The Origins of the Pentecostal Movement in Iran

History and Narration


  • Marcin Rzepka Jagiellonian University



Iran, Urmia, Pentecostal origins, Assyrians, personal narratives, Andrew Urshan, Benjamin Alexander, Thomas Nasseri


This article aims at providing an analysis of the roots and the early development of the Pentecostal movement among the Assyrians in Iran. It is focused on the autobiographical narratives delivered by Andrew Urshan, Benjamin Alexander and Thomas Nasseri. Although produced in different times and for different purposes, their narratives refer to the beginnings of Pentecostalism on the Iranian soil. The description of the spread of the Pentecostal ideas provided in the narratives has been contextualized in reference to the social and political changes occurring in Iran at the beginning of the twentieth century, before and during the First World War. Special attention has been paid to the migratory experiences of the early Assyrian Pentecostals as well as to the transformation of the Church of the East tradition. The article discusses the problem of cultural adaptation of Pentecostalism among Assyrians and emphasizes the fact that the movement was perceived as a factor for unifying the whole Assyrian community. This is mainly due to the fact that the movement was initiated and narrated by native Assyrian Christians rather than American missionaries. This makes Iranian Pentecostalism a rather special case in the Pentecostal history of the non-Western world.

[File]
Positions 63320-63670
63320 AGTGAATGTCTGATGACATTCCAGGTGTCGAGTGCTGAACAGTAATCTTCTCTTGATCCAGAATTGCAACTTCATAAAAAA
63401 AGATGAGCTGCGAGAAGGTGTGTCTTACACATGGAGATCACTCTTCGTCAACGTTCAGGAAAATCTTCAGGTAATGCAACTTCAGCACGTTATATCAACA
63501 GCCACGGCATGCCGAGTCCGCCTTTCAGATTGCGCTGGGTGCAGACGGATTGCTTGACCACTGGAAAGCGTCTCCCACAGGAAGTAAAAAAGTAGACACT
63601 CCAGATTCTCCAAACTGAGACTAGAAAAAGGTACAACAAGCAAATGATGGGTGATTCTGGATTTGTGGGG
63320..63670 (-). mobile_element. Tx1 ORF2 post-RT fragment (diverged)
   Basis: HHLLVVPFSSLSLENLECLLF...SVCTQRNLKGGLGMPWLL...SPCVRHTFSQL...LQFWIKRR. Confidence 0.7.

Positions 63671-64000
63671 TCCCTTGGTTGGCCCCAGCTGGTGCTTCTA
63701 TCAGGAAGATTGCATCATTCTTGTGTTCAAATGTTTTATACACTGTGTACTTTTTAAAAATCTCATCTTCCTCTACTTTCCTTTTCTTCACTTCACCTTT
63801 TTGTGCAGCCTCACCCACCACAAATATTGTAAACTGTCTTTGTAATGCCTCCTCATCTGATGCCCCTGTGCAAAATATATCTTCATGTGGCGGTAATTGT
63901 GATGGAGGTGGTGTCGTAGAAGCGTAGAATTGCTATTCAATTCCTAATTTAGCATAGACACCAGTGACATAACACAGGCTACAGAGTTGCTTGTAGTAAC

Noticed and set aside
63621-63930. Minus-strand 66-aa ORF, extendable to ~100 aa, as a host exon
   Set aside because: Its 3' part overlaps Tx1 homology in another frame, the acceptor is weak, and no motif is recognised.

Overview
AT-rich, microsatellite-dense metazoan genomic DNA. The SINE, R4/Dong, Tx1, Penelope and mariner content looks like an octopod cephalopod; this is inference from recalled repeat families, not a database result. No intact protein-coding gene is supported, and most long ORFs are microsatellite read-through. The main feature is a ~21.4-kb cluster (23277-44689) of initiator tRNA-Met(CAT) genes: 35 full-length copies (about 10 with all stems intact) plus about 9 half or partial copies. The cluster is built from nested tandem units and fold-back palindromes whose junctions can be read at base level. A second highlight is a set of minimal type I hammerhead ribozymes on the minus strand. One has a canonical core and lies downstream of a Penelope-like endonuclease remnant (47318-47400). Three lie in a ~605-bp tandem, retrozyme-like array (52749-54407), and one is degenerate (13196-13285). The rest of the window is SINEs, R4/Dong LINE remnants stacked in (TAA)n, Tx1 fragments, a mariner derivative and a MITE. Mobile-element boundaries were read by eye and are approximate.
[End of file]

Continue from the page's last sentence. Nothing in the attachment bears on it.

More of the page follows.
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How to Cite

Rzepka, M. (2022). The Origins of the Pentecostal Movement in Iran: History and Narration. PentecoStudies, 21(1), 8–29.